Can you Roll Over or Transfer Funds from an FSA to an HSA?

In recent years, our household has shifted from one employer’s high deductible health plan (HDHP) paired with a health savings account (HSA), to another employer’s PPO plan, which is sadly not compatible with an HSA. Having socked away the maximum HSA contribution for a number of years previously, we’ve simply been withdrawing funds from that old HSA to pay for current qualified medical expenses not covered by the PPO plan.




Now that we’ve had a few years under our belts with the new PPO plan and have a multi-year history of out of pocket expenses, we’ve re-evaluated that strategy and have decided to add a new flexible spending account (FSA) into the mix in order to stop depleting funds from our HSA and get the benefits of additional new untaxed funds for health care expenses. While crunching the numbers to decide how much to contribute annually to the FSA during open enrollment, I was facing the typical FSA “use it or lose it” fears, and an opportunistic question popped into my head: “Can you transfer funds from an FSA to an HSA account?”. Let’s dig in to the answer.

FSA to HSA Rollover: Can you Transfer Funds from an FSA to an HSA?

It’s a logical question to ask. The IRS has fairly generous retirement account rollover compatibility rules. It is possible to transfer 401K funds to an IRA (and vice versa). It is possible to transfer HSA funds to another HSA (I’d highly recommend transferring funds to one of the best HSA accounts, if you haven’t already). It is even possible to transfer IRA funds to an HSA. Given all that, why wouldn’t you be able to also transfer funds from one type of qualified health expense account (an FSA) to another type of qualified health expense account (an HSA)?

FSA to HSA transfer rollover

Being able to transfer unused funds from an FSA to an HSA would solve the “use it or lose it” fears and injustices associated with FSAs. Employers have the option (but are not required) to offer employee FSA participants a “grace period” up to 2.5 extra months to use FSA funds contributed in the prior year or carry over funds from one year to the next (the 2022 to 2023 maximum FSA carryover amount is up to a maximum of $610, or 20% of the maximum annual FSA contribution amount, which is annually adjusted to inflation). Beyond this, unfortunately, any funds not spent on FSA-eligible qualified medical expenses by the deadline are forfeited back to the employer.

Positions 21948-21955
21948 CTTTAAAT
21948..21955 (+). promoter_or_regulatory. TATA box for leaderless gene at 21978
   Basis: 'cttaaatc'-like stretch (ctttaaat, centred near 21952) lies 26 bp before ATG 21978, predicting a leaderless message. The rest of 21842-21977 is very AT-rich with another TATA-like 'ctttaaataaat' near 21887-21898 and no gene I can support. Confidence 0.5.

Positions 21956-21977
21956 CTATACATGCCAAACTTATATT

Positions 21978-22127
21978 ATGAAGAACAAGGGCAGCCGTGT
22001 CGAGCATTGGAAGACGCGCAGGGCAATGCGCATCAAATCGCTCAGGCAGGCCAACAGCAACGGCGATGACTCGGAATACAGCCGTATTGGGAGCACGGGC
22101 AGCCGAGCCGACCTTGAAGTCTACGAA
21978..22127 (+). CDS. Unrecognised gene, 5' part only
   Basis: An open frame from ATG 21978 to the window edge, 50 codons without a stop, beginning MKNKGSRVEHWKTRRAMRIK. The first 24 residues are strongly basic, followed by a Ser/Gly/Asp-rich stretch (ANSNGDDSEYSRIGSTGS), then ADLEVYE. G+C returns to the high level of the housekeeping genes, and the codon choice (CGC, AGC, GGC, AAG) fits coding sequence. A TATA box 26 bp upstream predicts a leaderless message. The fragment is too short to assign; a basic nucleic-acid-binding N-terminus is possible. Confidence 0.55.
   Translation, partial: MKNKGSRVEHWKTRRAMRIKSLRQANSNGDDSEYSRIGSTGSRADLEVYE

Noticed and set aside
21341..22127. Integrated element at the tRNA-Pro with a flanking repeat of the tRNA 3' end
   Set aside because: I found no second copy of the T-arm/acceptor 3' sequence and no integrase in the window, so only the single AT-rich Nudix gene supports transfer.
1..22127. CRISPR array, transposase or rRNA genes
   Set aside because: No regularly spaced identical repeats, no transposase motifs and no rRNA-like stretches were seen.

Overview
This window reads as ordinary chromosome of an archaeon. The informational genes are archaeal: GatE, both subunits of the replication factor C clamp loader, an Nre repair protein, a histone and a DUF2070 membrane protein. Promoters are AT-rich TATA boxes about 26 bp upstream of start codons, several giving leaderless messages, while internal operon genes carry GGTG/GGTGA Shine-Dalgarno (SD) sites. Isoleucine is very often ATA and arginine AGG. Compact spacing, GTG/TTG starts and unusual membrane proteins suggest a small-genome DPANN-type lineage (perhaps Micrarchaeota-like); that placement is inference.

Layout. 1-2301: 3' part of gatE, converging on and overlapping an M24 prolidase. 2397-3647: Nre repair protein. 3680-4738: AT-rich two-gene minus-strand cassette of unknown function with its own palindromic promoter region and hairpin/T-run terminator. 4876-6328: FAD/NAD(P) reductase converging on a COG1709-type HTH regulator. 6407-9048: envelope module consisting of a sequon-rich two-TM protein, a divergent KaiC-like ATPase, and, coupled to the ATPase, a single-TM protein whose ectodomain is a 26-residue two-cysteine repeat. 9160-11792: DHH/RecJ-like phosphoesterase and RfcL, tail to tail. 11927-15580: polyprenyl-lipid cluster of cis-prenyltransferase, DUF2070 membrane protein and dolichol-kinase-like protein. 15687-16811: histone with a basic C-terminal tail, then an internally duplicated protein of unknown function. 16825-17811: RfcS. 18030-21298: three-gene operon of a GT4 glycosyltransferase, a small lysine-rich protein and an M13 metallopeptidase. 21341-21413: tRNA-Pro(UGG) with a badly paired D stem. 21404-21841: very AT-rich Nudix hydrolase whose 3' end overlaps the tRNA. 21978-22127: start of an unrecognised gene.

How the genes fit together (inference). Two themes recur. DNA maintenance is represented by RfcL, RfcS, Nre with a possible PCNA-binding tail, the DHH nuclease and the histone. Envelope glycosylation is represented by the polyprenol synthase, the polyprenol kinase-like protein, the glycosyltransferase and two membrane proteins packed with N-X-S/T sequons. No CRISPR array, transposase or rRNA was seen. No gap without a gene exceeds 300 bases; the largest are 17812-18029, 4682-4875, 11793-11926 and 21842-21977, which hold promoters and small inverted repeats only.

So, is an FSA to HSA rollover possible? Can you transfer funds from an FSA to an HSA?

Sadly, the answer is no on both accounts. The IRS does not allow FSA participants to transfer funds from an FSA to an HSA or complete a full FSA to HSA rollover. Health reimbursement arrangement (HRA) to HSA transfers are also not permitted.




Why Can’t You Transfer Funds from an FSA to an HSA?

The IRS is not explicit about why you cannot transfer funds from an FSA to an HSA. The two types of accounts have similar qualified medical expense rules, contributions to both are deductible, and withdrawals to both are tax-free – so it would make perfect sense for the IRS to permit the transfer of funds from an FSA to an HSA (the reverse – an HSA to FSA transfer – would not make sense as HSAs have employee ownership and retirement benefits that FSAs do not have, and no “use it or lose it” rule).

It is possible that this has something to do with account ownership. Employees own their HSA accounts, but employers own FSA accounts. In fact, some employers explicitly state that unused FSA funds (even funds contributed by employees) go back to them and can be used to help cover the cost of administration. Another possibility is that the IRS wants to limit total deductions by taxpayers towards these types of accounts.

It’s worth noting that it is possible to contribute to both an HSA and FSA in the same year, if your employer offers compatible plans. To be compatible, the FSA must be designated as a “limited purpose FSA” (not the more common “general purpose FSA”) in order to be HSA compatible. Limited purpose FSAs are typically limited to paying for vision and dental expenses – at least before you’ve met your annual insurance deductible. Some limited purpose FSAs can also be used for other qualified medical expenses after the annual deductible has been met, but these rules can vary by employer.

So, there you have it. My condolences to the other similar-minded opportunistic tax-deduction maximalists out there.

For more info on FSAs, HSAs, and tax-deductible qualified medical expenses, check out the above links in this article and IRS Publication 969.

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